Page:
Night Sky House / Peter Stutchbury Architecture

Architects: Peter Stutchbury Architecture
Area: 1,700 Square Feet (158 Square Meters)
Year: 2020
Photography: Brett Boardman
Client: Basil Borun
Construction: Dimark Constructions
City: Blackheath, New South Wales
Country: Australia

The Night Sky House is the recipient of the prestigious 2021 Robin Boyd Award and embodies an architectural marvel combining ancient allure and modern innovation. Designed by Peter Stutchbury for a client with unique celestial interests and accessibility needs, the home features a distinct parabolic vaulted ceiling constructed from recycled bricks, enhancing its sustainability and architectural uniqueness. The central feature, an elliptical retractable skylight, is meticulously positioned to offer views of the stars, aligning with the client’s passion for astronomy. The design prioritizes accessibility throughout, ensuring seamless movement for the wheelchair-bound client. Moreover, the building incorporates advanced sustainability features such as photovoltaic panels, a large rainwater tank, and passive heating and cooling systems, setting a benchmark for future residential architecture.

Night sky house/peter stutchbury architecture

The latest recipient of Australia’s highest residential architecture award, the Robin Boyd Award 2021, is a residential architecture project that exemplifies a synthesis of historical depth and contemporary innovation. Entering the space, one is struck by its unique atmosphere—simultaneously ancient and modern, evoking the essence of diverse structures like a church, a castle, and a railway arch. This sensation is a testament to the varied inspirations that influenced the design, including a 19th-century Romanian ammunition bunker admired by the commissioning client and architectural elements noted in Le Corbusier’s work in India.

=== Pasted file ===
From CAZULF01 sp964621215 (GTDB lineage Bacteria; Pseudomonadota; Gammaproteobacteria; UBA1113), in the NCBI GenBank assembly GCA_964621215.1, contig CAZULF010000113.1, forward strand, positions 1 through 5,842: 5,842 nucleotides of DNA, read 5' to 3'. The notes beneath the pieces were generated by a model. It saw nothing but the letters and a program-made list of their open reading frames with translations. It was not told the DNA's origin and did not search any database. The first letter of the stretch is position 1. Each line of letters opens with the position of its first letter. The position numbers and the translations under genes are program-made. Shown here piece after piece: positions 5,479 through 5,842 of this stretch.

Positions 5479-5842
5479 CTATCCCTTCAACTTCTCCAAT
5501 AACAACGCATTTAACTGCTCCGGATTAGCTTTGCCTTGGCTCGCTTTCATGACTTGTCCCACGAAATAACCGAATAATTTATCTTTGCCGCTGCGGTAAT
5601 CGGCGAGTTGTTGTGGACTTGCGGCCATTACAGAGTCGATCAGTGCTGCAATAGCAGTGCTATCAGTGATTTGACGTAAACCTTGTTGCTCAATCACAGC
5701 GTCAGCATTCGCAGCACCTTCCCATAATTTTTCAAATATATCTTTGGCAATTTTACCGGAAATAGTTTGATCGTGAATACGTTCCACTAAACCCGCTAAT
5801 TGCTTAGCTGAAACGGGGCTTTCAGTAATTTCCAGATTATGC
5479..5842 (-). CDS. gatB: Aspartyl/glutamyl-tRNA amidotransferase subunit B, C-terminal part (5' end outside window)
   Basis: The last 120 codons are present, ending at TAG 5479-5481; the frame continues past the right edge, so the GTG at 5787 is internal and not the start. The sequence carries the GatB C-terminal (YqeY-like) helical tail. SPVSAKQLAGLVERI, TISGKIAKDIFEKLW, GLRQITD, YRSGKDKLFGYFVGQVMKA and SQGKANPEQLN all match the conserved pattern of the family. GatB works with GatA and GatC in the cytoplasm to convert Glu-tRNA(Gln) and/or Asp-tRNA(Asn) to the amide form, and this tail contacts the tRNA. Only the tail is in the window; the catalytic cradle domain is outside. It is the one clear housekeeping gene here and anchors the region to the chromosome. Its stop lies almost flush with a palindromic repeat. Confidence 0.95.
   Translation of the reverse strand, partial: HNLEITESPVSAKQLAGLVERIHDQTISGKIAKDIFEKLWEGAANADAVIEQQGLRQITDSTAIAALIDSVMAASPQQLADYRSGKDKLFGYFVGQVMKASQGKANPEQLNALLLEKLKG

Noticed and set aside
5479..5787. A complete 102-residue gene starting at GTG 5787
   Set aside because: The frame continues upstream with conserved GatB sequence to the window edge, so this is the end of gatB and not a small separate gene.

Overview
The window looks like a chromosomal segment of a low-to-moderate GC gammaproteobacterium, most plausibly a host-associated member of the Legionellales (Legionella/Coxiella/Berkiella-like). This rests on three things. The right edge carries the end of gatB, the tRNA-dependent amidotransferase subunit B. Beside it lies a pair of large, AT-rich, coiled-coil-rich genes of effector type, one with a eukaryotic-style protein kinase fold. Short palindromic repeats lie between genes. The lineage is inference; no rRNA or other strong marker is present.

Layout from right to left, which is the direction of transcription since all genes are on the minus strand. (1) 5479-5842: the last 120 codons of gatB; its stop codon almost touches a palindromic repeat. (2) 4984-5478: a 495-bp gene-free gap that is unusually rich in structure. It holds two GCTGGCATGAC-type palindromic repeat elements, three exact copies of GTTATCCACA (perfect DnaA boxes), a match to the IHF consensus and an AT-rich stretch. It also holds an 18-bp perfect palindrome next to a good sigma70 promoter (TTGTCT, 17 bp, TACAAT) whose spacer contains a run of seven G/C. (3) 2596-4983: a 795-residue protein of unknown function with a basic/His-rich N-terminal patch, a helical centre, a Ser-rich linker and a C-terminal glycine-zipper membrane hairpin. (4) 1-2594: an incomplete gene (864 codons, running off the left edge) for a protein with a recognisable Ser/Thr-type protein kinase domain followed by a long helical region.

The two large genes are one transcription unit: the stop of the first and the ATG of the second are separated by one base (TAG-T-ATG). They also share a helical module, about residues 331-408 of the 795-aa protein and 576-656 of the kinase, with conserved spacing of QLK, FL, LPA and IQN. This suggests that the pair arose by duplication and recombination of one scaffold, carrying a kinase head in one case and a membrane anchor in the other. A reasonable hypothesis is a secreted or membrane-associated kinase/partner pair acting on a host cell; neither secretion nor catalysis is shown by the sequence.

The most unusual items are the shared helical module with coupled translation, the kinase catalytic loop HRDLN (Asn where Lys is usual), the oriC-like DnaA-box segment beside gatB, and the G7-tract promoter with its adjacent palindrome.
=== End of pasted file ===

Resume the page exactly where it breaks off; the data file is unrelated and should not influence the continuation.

The defining architectural element is the parabolic vaulted ceiling—a self-supporting structure crafted from recycled bricks. It incorporates a 3.5m by 2.5m elliptical retractable skylight, unglazed and angled 20 degrees southward, inviting the gaze to the heavens above.

Commissioned by Basil Borun, an astronomer and engineer, the design by Peter Stutchbury sought to fulfill Borun’s desire to reach for the stars from the comfort of his living room. The placement of the skylight, at the highest point of the unusual soaring roof which peaks at 7.5m, was determined through trial and error. The process involved using cut-outs of skylight prototypes held against the sky until Borun’s requirements for viewing his favorite constellations were met. Designed with utmost consideration for accessibility, the house features a layout that allows Borun to navigate seamlessly from his car throughout his home with minimal effort, thanks to a meticulously planned series of wide hallways and sliding doors.

The structure’s materials were also chosen with sustainability in mind; the bricks used were salvaged from a demolished apartment building in western Sydney. While the scale of the room is domestic, its spaciousness and vaulted design lend it a cathedral-like air that is both welcoming and awe-inspiring.

Peter Stutchbury, the project’s architect, remarked on the unique focus of the house on the nocturnal experience—something rarely prioritized to such an extent in residential design. Sustainability features are prominently incorporated, including photovoltaic panels, extensive battery storage, dual electric vehicle charging stations, and a substantial rainwater tank, among others. These elements ensure that the house is not only a comfortable and inspiring living space but also a benchmark for future architectural endeavors.

Project Gallery
Project Location

Address: 6 Jubilee Ave, Blackheath, New South Wales, Australia

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